Remembrance of Things Daft
And a half-full martini glass
By Annie Gray Sprunt
First and foremost, I would like to thank God, Buddha and Mister Rogers that I do not have school-aged children home who I am responsible for educating . . . it would not have been pretty.
During this coronavirus pandemic, I am desperately trying to embrace my inner introvert, but it’s not going well. Gwyneth Paltrow renamed her divorce “conscious uncoupling.” Well, that’s what I need to do with the news and the refrigerator. I watch my hair color becoming more “distinguished” and listen as my faux eyelashes hit the floor, one by one, like the needles on a Christmas tree. I have arranged the canned goods alphabetically, but I might go back and rearrange them by color. I have cleaned every nook of my house, including the cleaning supplies. I’ve ironed everything except the pets. I have read so many books, it feels like the last week of summer, when I used to binge-read my summer reading list.
During this unprecedented time of uncertainty, I could sit around, sans proper foundation garments, wringing my hands, feet and earlobes, or I could turn to what helps me cope (other than sauvignon blanc and Jamoca Almond Fudge ice cream): humor. As my gift of distraction to you, please turn off the news, sit back and enjoy some random nuggets of ridiculousness.
Growing up in the Episcopal Church, a young person couldn’t receive Communion until they completed confirmation class. Pre-confirmed children would remain in the pew while their parents went up to the altar to receive Communion. Years before I understood what Communion meant — the minister offers a wafer symbolizing the body of the Lord and wine symbolizing the blood of the Lord — I (loudly) whispered to my friend in the neighboring pew, “It’s not blood, it’s only ketchup!”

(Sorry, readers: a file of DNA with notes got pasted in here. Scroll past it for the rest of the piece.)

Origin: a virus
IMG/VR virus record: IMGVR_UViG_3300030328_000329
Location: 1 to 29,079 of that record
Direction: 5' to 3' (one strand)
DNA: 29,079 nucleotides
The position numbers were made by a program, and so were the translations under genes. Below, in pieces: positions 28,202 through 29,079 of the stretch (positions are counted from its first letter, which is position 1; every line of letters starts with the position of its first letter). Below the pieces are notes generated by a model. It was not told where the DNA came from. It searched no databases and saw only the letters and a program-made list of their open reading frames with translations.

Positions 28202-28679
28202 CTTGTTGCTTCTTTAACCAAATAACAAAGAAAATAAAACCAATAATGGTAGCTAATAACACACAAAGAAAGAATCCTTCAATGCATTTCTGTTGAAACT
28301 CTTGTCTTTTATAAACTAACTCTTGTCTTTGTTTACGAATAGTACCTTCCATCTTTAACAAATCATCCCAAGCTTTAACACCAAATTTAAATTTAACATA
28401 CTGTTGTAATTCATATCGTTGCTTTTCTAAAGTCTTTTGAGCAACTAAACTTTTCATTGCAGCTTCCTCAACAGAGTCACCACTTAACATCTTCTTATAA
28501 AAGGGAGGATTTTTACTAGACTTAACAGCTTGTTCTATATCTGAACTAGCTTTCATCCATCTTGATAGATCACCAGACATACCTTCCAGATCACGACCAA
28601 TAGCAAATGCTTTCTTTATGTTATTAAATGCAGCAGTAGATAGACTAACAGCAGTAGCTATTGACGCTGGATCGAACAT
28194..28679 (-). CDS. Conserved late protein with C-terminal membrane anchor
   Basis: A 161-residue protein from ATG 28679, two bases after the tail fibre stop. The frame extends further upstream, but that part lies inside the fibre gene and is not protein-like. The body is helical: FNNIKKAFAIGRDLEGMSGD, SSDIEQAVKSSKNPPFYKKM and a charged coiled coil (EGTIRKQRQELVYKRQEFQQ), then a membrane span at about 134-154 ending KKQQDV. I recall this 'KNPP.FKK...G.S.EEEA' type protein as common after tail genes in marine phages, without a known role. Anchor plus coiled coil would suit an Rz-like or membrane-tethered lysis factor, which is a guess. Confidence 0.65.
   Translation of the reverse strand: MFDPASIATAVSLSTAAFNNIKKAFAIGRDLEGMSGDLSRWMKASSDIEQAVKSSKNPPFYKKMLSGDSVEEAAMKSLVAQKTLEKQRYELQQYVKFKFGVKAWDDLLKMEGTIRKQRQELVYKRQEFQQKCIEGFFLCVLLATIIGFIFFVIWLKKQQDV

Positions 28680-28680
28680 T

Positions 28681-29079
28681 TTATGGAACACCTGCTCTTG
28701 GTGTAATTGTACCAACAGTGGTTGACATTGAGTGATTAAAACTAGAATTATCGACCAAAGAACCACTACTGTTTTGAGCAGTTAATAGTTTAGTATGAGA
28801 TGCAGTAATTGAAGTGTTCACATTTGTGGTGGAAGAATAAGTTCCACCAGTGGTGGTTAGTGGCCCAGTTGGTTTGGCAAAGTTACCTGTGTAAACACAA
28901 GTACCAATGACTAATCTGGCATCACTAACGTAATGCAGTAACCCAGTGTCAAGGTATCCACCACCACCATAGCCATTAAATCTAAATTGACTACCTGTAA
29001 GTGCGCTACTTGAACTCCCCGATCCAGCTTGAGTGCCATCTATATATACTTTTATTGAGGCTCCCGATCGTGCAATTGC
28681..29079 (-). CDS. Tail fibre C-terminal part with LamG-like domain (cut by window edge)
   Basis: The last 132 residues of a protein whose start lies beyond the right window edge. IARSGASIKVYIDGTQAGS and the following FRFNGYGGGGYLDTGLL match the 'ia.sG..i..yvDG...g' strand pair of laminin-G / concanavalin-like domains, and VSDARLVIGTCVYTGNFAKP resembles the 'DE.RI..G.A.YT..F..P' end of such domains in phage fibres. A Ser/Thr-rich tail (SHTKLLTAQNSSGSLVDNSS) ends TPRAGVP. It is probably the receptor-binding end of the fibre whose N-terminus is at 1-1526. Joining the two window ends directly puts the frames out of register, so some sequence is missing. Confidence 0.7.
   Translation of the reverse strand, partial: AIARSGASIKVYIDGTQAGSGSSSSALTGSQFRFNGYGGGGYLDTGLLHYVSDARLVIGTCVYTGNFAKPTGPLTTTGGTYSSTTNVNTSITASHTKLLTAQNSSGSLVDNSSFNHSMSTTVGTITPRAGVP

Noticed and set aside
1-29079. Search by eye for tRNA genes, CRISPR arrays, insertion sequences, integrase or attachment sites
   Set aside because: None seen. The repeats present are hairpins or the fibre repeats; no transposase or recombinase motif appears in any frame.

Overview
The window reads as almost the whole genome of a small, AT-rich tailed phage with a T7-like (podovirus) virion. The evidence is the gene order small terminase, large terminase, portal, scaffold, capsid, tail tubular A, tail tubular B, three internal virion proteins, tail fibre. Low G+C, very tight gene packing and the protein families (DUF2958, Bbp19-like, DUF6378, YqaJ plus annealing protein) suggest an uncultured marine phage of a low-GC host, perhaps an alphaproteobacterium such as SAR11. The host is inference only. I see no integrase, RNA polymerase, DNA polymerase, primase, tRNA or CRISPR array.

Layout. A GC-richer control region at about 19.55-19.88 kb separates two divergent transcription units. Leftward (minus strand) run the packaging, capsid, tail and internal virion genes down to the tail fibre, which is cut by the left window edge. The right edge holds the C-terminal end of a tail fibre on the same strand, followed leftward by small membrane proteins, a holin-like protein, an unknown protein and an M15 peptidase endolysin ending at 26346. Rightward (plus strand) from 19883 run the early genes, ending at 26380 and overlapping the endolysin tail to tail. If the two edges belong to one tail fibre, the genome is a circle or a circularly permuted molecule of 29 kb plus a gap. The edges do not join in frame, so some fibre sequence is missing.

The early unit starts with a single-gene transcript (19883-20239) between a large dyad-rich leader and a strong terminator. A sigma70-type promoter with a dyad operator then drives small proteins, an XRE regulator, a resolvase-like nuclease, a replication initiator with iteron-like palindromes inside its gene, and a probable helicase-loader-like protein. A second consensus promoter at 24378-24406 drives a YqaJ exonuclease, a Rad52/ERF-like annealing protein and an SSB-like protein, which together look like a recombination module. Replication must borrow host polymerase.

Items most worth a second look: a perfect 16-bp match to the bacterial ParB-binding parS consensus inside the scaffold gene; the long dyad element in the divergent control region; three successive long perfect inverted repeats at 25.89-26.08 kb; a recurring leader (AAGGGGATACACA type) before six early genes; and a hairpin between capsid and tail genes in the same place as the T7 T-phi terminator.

In the third grade I wanted to have a birthday party, and I insisted on writing my own invitations. On the invitation, I wrote, “Please bring your sleeping bag and a present.” Luckily, my mother intercepted and deleted my audacious present request.
Twenty-four years ago, when my son was about 2 years old, I actually called my pediatrician, Dr. Charles Brett, on the after-hours office emergency line. I left a message: “Dr. Brett, I think something is terribly wrong with my son (remember, he was 2 years old), he won’t do anything I tell him to do.” You know that receptionist replayed that message to the staff every day as confirmation that I qualified for the Dingbat Mother of the Year award!
In my wayward youth, I developed a love of pranks — surprising, I know! (That durn caller ID has cramped my style.) I went to a tiny school with no more than 25 students per class. It rarely snowed, but when it did, we were all thrilled because school would be canceled. The local television weatherman suggested that perhaps there might be an itty-bitty hint of a possibility for snow. So what did I do? I called the local television station and identified myself as Margaret Higgins from the school and canceled school. And they did.
And guess what? It did not snow, but we had a free snow day! (Since then, there is a security code word to ward off bored middle- school pranksters.)
And for those of you who could not get enough of my Boston adventures in last month’s issue, here are a few more grisly details. During my investment boutique interview, I was offered the job, and my boss-to-be explained the particulars. Then he said a phrase that was unfamiliar to me. He said, “After a year, you can have a week off.” Clearly, he had not seen my calendar for the upcoming year and didn’t understand. I told him that I had to go home for at least a week for Thanksgiving and at least a week for Christmas, and that my uncle always had a Fourth of July party that I just couldn’t miss. And I also told him that I was scheduled to be a bridesmaid in 12 upcoming weddings and I would probably have to take off Wednesday afternoons before each wedding weekend so I wouldn’t miss any of the festivities.
Dear Reader, I got that job because he thought that if he didn’t hire me, he had no faith that anyone else would. I was a charity hire. He didn’t understand that I wasn’t working because I wanted to be an award-winning secretary, I was working to have something to do between weddings.
Helpful hint for these trying times: Think of your martini glass as half-full!
Annie Gray Sprunt is a lifelong Wilmingtonian, award-winning mother, and self-deprecating bon vivant.